Arguably, the most attractive asset a credit card company has are customers with high credit ratings. Well, the also, apparently, need to be using the card regularly, which is a bit counterintuitive- those that can achieve and maintain a high credit ratings tend to be precisely the sort of people who get fed up with debt, pay everything off, and close the account.
I have seen this in my own life. I don't like to be in debt, and I tend to value paying off debt more than I value certain creature comforts. Meanwhile, I have found other people's behavior in this realm inexplicable. It is relatively easy to find people who will just pay the minimum, happy to let it ride, with nary any sense of psychological harm.
But anyway, one of the things to do for a credit card company would be to find out what screws people up- I am not talking about people in general, but folks who used to have decent credit. So you try and market to good credit risks- I don't know if it can be done, but it might be especially good to market to people who have reduced their credit and/or mortgage- people who are evidently following an anti-credit lifestyle- and market a particular credit card as the anti-credit credit card. You laugh, but there are transactions- like renting a car- for which you practically need a credit card, and more of these transactions are likely to come into existence over time. Additionally, there's a war on cash, with governments and big businesses trying to end it so they can gain more control over people- so they are going to create more inconvenience too.
Once you get people with good credit ratings, and you've analyzed what is likely to make them drop off the good credit radar, you can look at which of these risks are the sort you can insure against. An example that bounces around in my mind is that most of us don't know what we would do if we were arrested. Who would we call? I don't know how likely it is for someone with decent credit risk to get arrested. Obviously, this is not an item you market to people in order to get them to sign up- because few are going to perceive themselves as under threat for arrest- but instead you'd have some sort of 'peace of mind' number or app, that you would encourage existing customers to call.
Another issue I have heard that comes up is healthcare related bills. Again, such things need to be analyzed, but I could also see a credit card company having special negotiators for their clients. Hospitals overcharge routinely, and insurance companies will suddenly decide someone who appears to be in-network is out. It is in the best interests for a credit card company for it's clients to get the right care and for that client to get a good price.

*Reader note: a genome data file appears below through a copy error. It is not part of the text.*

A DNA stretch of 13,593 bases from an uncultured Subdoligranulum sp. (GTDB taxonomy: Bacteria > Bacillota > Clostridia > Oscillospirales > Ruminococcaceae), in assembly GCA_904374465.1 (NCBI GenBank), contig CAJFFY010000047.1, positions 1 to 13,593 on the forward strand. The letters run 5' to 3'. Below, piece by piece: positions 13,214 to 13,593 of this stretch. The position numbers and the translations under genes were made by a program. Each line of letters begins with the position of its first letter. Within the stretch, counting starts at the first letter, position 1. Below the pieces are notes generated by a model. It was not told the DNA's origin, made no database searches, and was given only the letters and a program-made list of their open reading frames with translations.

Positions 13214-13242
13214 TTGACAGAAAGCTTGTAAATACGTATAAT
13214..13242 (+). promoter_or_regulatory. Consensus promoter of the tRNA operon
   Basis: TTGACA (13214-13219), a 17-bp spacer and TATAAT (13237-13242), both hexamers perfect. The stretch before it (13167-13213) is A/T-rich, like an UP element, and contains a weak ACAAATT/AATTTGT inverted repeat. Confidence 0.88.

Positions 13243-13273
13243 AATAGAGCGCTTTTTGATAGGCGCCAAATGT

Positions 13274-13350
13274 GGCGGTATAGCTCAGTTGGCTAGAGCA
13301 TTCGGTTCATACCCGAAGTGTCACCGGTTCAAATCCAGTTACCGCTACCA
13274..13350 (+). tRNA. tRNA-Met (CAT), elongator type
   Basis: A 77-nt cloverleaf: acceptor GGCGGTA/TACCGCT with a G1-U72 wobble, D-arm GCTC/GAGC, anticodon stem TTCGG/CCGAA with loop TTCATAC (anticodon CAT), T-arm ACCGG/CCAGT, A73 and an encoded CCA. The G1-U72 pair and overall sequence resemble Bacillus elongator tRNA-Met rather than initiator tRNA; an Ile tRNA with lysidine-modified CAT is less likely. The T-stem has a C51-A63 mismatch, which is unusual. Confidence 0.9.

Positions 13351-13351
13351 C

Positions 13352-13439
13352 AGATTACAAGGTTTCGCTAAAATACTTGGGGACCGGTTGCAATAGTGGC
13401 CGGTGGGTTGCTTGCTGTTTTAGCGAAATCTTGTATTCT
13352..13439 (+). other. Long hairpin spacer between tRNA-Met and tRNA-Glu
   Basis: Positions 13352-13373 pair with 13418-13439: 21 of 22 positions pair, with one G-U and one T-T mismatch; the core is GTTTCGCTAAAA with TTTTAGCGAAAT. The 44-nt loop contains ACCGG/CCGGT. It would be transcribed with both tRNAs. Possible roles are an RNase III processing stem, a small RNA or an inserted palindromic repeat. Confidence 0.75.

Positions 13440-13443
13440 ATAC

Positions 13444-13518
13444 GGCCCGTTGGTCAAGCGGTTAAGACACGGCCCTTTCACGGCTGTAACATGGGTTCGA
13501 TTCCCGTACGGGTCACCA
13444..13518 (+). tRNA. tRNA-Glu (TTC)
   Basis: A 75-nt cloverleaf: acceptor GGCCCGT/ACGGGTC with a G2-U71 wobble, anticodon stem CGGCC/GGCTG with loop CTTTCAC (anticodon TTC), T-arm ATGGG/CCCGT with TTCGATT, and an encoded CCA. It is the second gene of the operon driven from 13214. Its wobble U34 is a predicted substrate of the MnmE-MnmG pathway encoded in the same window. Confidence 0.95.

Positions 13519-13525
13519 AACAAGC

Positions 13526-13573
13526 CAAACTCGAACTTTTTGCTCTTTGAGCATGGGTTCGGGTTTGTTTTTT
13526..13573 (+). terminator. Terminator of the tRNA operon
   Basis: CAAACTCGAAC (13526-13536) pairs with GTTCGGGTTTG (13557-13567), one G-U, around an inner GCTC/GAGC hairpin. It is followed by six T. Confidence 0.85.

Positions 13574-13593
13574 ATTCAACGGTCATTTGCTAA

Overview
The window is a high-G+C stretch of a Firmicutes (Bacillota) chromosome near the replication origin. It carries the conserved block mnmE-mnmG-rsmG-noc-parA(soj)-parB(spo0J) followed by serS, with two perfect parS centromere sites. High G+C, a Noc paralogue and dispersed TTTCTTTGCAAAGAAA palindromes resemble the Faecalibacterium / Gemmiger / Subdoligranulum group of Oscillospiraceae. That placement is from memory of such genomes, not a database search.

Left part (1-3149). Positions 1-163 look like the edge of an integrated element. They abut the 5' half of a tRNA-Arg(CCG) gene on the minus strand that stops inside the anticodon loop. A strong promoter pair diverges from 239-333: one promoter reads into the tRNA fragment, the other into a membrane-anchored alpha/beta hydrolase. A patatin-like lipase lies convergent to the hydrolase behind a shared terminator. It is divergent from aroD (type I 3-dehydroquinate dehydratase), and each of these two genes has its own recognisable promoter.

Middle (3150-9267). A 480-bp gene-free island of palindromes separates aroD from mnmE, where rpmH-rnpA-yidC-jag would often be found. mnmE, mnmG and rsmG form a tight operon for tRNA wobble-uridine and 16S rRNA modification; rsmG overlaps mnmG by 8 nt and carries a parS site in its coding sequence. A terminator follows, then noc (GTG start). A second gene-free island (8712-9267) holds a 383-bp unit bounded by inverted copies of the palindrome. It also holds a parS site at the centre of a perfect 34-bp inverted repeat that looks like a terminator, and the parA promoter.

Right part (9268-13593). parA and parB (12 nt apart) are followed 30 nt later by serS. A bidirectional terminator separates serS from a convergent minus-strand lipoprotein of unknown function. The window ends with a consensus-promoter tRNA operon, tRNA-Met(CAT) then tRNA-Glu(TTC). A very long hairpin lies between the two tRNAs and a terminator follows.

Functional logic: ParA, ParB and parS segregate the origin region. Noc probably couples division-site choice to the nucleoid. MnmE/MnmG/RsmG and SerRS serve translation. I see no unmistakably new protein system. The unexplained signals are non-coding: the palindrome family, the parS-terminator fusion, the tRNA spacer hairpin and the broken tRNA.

A third issue that can often be related to both of the above is job loss.
So, my point is that a credit card company might do pretty well finding good credit risks and then keeping them good credit risks- not necessarily by issuing them more credit, but by handling the sort of things those of us in the lower classes can't handle as well as upper class citizens can. Most of us don't have a lawyer on retainer, nor do we know how to navigate the corporate maze that much of the American system has become. Paying bills on time is comparatively easy.
One of the greatly missed things in this world is loyalty. It is hard to estimate how necessary it is, but it seems very telling to me that men tend to be more successful when they have good relationships. A company can't replace that, but in this extremely artificial world of debt-as-money, there are no doubt other ways credit card companies and their customers could collaborate- ways that are probably more apparent to a sociopath than to me. In a world where there is such a thing as 'too big to fail' your best bet is having as many 'friends' who are that big. Nor does it have to be Goldman Sachs big either- there are little bail outs and deal making going on all the time. One of the reasons Trump is rich is because he knows how to play this game.
But again, starting with what is beneficial to both the company and the customer, and then figuring things out from there. There's the obvious pitfalls people can inadvertently fall into, but there are also potential deals the more corporate types would be more familiar with than I am, if they are willing to think about them.